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How to manage risk during a market sell off

📘 Case Studies, Trade Structuring
How to manage risk during a market sell off

What happened on Wednesday the 20th of December, is a good reminder of what 0DTE and leverage in general can do to the market: raising intraday volatility. 

This is the intraday chart of SPX for that day with our Key Levels.

SPX 2023 12 24 10 18 15

What did we know before the market opened and before the big drop? 

Well we had seen an increase of the VVIX and VIX futures going up further out in the curve in 2024. So the truth? We knew that nothing pre-market predicted that drop. But let’s dig a bit deeper.

Low Liquidity

The market towards the end of December, trades on very low volatility. That means that market moves are accentuated, and volatility can be more impactful. 

As JP Morgan had noted: “The average market depth in Dec is 8% ~19% lower than Nov between 13:00 and 14:30. The net selling imbalance of ES futures can be almost entirely explained by the delta imbalance on S&P 0DTE options. Our calculation based on tick level data reveals significant negative delta flow after noon/14:00 for both calls and puts. Gamma order flow was negative in the morning, but showed a positive flow for puts in the afternoon, indicating short covering. Interestingly, while the short puts were completely covered by the end of the day, calls continued to be sold through the sell-off”

The Sell Off

Most of the day there was little change in the market. The price action happened entirely by market close. The market dropped 1.5%, and we lost 4 days of gains. As we analyse flows, what we can really say is that, negative flows started in early afternoon, and we closed with net sale of $3.9B. Those ES flows are entirely related to delta (negative deltas) imbalances that were created by SPX 0DTEs. This is what GS had to say “while the short puts were completely covered by the end of the day, calls continued to be sold through the sell-off”.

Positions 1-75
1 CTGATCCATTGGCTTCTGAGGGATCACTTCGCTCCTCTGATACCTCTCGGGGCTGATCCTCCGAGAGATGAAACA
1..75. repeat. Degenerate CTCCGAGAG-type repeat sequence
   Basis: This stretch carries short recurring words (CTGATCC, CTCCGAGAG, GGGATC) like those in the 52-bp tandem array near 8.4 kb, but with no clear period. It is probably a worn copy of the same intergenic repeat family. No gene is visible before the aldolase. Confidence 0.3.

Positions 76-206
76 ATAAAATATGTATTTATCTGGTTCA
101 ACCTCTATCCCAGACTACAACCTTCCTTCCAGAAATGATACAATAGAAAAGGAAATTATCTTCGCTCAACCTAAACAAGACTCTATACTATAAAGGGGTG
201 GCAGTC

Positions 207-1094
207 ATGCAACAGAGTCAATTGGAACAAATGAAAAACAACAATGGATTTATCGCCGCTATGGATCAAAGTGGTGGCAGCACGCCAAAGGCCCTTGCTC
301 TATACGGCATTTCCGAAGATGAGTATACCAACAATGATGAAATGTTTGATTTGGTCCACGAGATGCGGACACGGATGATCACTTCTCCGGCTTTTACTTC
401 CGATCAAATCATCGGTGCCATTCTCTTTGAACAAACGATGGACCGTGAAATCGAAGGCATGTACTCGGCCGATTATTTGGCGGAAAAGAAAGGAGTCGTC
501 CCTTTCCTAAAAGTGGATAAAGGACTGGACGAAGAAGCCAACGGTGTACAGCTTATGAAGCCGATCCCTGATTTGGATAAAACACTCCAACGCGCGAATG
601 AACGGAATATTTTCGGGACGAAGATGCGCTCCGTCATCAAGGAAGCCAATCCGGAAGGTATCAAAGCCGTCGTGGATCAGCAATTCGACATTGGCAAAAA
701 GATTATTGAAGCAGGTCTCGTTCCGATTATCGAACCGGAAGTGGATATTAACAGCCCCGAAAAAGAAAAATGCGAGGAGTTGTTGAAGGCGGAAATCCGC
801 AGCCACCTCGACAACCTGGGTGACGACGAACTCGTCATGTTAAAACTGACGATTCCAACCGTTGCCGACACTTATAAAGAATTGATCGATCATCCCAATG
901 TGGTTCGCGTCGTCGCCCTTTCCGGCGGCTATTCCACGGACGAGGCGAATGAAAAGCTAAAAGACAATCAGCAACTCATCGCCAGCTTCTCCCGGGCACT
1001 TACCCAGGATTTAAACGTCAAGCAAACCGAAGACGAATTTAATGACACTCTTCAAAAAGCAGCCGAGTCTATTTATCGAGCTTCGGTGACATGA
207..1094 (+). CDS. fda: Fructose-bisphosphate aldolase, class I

This is what we published on X at the end of the day. These were the 0DTE flows that we had seen.

These were the other notable short term option flow in the day:

  • 12.5k SPX 4765, 
  • 7.5k SPX 4775.

These flows create big positive gamma, and large negative deltas that had to be covered by selling intraday on large down moves.

SPX Drop

Could we have predicted this drop by looking at data?

The answer to that is no. It is unlikely that by looking at our data, or any other data you could have predicted this market move. Because models are just reactive to flows. So trying to monetize this type of move jumping in front of it, at least from our perspective would have not been possible. 

But the second effect of that move was something we could have worked with. Because when such a big move happens, there is a big market and market maker’s re-positioning. Based on that new positioning, by looking at data and understanding delta hedging mechanics, we can increase our chances of success for our next trade.